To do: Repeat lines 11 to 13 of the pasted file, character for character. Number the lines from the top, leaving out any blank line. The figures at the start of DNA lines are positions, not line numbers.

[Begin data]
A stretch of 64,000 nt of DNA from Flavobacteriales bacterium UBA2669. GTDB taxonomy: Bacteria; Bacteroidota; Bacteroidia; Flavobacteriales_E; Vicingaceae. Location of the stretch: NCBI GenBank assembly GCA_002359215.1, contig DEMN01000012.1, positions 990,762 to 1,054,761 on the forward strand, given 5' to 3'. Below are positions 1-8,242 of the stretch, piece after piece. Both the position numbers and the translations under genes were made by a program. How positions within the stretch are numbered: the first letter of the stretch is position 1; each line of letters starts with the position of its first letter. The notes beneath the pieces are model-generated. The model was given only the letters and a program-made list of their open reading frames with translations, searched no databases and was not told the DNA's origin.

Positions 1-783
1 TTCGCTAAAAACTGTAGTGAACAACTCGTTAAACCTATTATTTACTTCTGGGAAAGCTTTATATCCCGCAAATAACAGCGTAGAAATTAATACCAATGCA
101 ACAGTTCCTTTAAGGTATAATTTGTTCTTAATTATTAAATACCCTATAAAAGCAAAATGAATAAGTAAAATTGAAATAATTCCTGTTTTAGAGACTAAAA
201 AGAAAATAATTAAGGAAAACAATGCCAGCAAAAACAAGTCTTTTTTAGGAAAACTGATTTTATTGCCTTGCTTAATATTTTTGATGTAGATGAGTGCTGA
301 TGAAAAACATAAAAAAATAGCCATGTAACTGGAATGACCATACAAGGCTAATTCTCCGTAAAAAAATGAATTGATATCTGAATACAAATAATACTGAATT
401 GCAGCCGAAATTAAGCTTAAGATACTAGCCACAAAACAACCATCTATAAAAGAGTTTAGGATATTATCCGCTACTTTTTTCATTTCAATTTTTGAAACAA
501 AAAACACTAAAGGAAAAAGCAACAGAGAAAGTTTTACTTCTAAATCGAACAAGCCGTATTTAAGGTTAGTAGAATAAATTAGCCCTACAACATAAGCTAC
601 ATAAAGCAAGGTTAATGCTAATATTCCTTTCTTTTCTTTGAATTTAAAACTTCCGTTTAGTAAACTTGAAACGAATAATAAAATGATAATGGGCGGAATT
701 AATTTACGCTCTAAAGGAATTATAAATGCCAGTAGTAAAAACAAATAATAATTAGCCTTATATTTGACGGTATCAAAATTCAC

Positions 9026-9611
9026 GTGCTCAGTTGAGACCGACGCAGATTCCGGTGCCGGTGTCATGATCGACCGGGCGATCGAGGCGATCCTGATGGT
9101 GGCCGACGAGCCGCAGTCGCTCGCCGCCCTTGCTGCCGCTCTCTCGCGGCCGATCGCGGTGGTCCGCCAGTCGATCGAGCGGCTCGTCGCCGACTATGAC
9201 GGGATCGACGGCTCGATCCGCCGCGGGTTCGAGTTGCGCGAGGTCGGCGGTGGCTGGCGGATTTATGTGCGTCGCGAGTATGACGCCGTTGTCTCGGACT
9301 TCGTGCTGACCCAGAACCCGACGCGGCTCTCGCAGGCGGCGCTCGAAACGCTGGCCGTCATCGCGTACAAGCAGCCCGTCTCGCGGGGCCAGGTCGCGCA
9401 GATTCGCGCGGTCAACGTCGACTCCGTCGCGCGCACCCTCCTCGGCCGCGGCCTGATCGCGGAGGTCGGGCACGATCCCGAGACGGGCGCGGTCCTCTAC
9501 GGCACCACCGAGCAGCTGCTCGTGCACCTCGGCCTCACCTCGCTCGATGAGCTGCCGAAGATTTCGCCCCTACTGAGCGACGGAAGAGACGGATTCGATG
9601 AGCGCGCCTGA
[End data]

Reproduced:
Positions 9026-9611
9026 GTGCTCAGTTGAGACCGACGCAGATTCCGGTGCCGGTGTCATGATCGACCGGGCGATCGAGGCGATCCTGATGGT
9101 GGCCGACGAGCCGCAGTCGCTCGCCGCCCTTGCTGCCGCTCTCTCGCGGCCGATCGCGGTGGTCCGCCAGTCGATCGAGCGGCTCGTCGCCGACTATGAC